A Man Name Meade
General George Gordon Meade was born in 1815 in Cádiz, Spain. He was the eighth child of wealthy Philadelphian merchant Richard Worsam Meade and Margaret Coats Butler. Meade was a civil engineer and an officer in the United States Army who fought with distinction in the Second Seminole War and the Mexican-American War. He served as a Union general during the Civil War and commanded the Army of the Potomac, from which he earned the nickname “Old Snapping Turtle.”
Meade is best known for leading the Union Army victory at Gettysburg in 1863. He was appointed to command the Army of the Potomac just three days before the battle, but was able to organize his forces to fight the successful defensive against Lee. Meade continued to command the Army of the Potomac through the Overland Campaign, the Richmond-Petersburg Campaign, and the Appomattox Campaign, but was overshadowed by the direct supervision of Ulysses S. Grant who accompanied him throughout these operations.
Meade became a Fairmount Park Commissioner after the Civil War. He was chiefly responsible for the park’s pleasurable arrangement of drives, walks, and bridle paths. The former general was often seen rambling throughout Fairmount Park, sometimes on Old Baldy, talking to park goers and surveying the landscape’s various geographical details. He would later apply his engineering skills to blending various landscapes together into a cohesive whole.
The City of Philadelphia gave Meade’s wife a house at 1836 Delancey Place, where the general lived until his death in 1872 from complications of old battle wounds and pneumonia. He was only 56 years old. Meade’s home still stands and is now used as apartments.
The Philadelphia general has many national accolades and commemorations, including a highly visible statue in Gettysburg. The U.S. Army’s Fort George G. Meade in Maryland pays tribute to the military leader. The Old Baldy Civil War Round Table in Philadelphia is named in honor of Meade’s devoted horse, who died in 1882, outliving the general by 10 years. Like Meade, Old Baldy had been wounded in battle several times.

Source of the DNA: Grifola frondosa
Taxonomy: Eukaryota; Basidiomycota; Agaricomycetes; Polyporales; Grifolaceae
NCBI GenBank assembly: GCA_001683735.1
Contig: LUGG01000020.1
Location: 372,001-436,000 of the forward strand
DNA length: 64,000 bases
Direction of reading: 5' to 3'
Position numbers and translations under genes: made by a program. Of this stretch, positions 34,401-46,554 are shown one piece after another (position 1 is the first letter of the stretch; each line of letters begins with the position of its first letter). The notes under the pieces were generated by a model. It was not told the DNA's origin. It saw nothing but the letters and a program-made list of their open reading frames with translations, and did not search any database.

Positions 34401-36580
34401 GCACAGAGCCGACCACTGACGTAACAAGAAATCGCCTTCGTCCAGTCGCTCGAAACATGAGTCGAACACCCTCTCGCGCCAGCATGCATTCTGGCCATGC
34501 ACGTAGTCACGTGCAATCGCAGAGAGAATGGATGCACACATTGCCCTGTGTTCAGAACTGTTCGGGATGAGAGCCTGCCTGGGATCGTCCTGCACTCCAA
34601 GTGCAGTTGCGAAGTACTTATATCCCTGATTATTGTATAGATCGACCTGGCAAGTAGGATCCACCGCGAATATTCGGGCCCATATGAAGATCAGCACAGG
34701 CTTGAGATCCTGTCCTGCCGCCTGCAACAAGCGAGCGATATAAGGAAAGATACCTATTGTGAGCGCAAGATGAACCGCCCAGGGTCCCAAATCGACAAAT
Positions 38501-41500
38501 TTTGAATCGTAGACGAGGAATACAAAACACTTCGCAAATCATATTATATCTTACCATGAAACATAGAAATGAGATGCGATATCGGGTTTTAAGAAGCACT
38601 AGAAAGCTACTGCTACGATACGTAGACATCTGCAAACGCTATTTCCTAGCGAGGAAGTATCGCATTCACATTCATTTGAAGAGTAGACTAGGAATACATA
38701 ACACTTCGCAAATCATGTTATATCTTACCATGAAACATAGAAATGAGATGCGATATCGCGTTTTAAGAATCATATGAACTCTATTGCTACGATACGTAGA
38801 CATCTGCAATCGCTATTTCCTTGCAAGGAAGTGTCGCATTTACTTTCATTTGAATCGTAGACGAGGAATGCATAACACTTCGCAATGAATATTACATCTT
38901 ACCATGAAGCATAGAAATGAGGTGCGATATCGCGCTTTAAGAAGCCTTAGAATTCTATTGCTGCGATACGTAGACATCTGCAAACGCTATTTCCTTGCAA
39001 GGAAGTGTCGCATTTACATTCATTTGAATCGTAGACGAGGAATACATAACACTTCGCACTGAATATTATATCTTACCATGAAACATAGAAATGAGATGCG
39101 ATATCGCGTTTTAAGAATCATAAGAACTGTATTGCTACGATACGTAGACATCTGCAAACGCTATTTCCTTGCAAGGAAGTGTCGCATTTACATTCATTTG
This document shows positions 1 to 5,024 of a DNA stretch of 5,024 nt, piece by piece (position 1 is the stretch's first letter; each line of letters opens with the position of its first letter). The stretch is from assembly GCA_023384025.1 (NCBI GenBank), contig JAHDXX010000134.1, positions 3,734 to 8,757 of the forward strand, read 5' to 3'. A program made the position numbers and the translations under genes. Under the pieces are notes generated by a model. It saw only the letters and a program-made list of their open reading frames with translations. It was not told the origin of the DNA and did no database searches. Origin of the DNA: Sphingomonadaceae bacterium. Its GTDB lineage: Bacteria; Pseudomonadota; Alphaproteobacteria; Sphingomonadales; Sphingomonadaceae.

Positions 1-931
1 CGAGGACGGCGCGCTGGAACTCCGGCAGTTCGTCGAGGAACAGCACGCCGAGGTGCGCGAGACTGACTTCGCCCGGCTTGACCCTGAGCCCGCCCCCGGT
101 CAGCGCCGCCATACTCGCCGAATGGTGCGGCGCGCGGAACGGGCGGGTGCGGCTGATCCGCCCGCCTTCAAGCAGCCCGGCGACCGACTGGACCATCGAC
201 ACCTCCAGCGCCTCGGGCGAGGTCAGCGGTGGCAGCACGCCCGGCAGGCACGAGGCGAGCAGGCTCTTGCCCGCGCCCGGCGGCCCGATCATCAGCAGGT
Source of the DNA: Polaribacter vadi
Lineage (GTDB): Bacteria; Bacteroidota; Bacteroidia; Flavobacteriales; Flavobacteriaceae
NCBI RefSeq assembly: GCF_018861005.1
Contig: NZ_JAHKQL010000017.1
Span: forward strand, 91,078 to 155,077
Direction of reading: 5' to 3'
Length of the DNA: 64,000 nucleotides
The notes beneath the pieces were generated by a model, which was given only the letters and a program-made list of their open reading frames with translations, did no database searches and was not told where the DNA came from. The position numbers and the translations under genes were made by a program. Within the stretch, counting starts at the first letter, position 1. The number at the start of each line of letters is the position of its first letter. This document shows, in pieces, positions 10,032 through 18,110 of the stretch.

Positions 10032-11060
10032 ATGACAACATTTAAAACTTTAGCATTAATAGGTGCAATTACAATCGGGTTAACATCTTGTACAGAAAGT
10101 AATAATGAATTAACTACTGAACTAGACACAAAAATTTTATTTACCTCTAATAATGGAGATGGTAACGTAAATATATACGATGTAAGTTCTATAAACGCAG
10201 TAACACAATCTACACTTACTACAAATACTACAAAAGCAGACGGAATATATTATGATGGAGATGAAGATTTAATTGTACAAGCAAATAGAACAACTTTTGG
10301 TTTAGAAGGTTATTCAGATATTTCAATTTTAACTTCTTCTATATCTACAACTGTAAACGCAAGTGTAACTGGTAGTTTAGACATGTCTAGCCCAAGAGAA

The commissioning of the sculpture was the first major undertaking of the Fairmount Park Art Association–now the Association for Public Art. The Pennsylvania legislature allocated $5,000 for the granite pedestal and the federal government donated 30 old bronze cannons to melt and cast the large statue, yet during the Panic of 1873, the Art Association struggled to finance the project. It was hard to compete with financing obligations for the 1876 Centennial International Exposition. But finally, the 119 women of the Meade Memorial Women’s Auxiliary Committee of Philadelphia secured an additional $30,000 to erect the memorial.
The statue went up fifteen years after Meade’s death, in front of several thousand people and many Civil War veterans, on October 18th, 1887. After the dedication, the Fairmount Park Art Association held a gala at the Union League with six hundred guests including General Meade’s West Point classmates, a number of his personal staff and aids, and many who had served under him when he commanded the Army of the Potomac.
The General Meade Society of Philadelphia gathers annually at Laurel Hill Cemetery on December 31st to celebrate the anniversary of the general’s birth. The Society sponsors tours of Meade-related sites in Philadelphia and holds seminars on Meade’s life. Members run a scholarship drive for the General George G. Meade School in North Philadelphia and have undertaken a project to issue a commemorative postage stamp featuring the general.
In 2013, a conservation team from the Association for Public Art completed a special restoration treatment that included surface cleaning and a protective wax coating. Refabricated elements, including the reins for Old Baldy, were added. The restoration was funded by an anonymous donor in honor of the 150th anniversary of the Battle of Gettysburg.